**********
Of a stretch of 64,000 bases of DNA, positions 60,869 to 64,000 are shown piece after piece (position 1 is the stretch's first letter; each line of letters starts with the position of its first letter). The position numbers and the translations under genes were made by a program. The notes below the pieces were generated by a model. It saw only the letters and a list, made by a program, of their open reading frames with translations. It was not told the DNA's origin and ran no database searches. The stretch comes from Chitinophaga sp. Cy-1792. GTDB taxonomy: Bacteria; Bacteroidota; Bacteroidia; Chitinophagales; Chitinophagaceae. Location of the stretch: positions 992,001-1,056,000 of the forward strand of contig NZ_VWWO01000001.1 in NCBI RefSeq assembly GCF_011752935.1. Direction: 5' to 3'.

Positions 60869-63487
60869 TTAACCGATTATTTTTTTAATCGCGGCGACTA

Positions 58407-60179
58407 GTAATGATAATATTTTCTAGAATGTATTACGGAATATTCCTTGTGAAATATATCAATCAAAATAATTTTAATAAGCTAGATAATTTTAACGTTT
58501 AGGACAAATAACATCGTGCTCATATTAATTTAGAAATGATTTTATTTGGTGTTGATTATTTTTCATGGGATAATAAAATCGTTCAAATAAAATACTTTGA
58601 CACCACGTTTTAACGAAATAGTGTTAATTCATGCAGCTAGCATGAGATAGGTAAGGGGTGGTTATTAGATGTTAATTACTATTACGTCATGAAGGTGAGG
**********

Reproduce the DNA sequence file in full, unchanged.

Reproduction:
Of a stretch of 64,000 bases of DNA, positions 60,869 to 64,000 are shown piece after piece (position 1 is the stretch's first letter; each line of letters starts with the position of its first letter). The position numbers and the translations under genes were made by a program. The notes below the pieces were generated by a model. It saw only the letters and a list, made by a program, of their open reading frames with translations. It was not told the DNA's origin and ran no database searches. The stretch comes from Chitinophaga sp. Cy-1792. GTDB taxonomy: Bacteria; Bacteroidota; Bacteroidia; Chitinophagales; Chitinophagaceae. Location of the stretch: positions 992,001-1,056,000 of the forward strand of contig NZ_VWWO01000001.1 in NCBI RefSeq assembly GCF_011752935.1. Direction: 5' to 3'.

Positions 60869-63487
60869 TTAACCGATTATTTTTTTAATCGCGGCGACTA

Positions 58407-60179
58407 GTAATGATAATATTTTCTAGAATGTATTACGGAATATTCCTTGTGAAATATATCAATCAAAATAATTTTAATAAGCTAGATAATTTTAACGTTT
58501 AGGACAAATAACATCGTGCTCATATTAATTTAGAAATGATTTTATTTGGTGTTGATTATTTTTCATGGGATAATAAAATCGTTCAAATAAAATACTTTGA
58601 CACCACGTTTTAACGAAATAGTGTTAATTCATGCAGCTAGCATGAGATAGGTAAGGGGTGGTTATTAGATGTTAATTACTATTACGTCATGAAGGTGAGG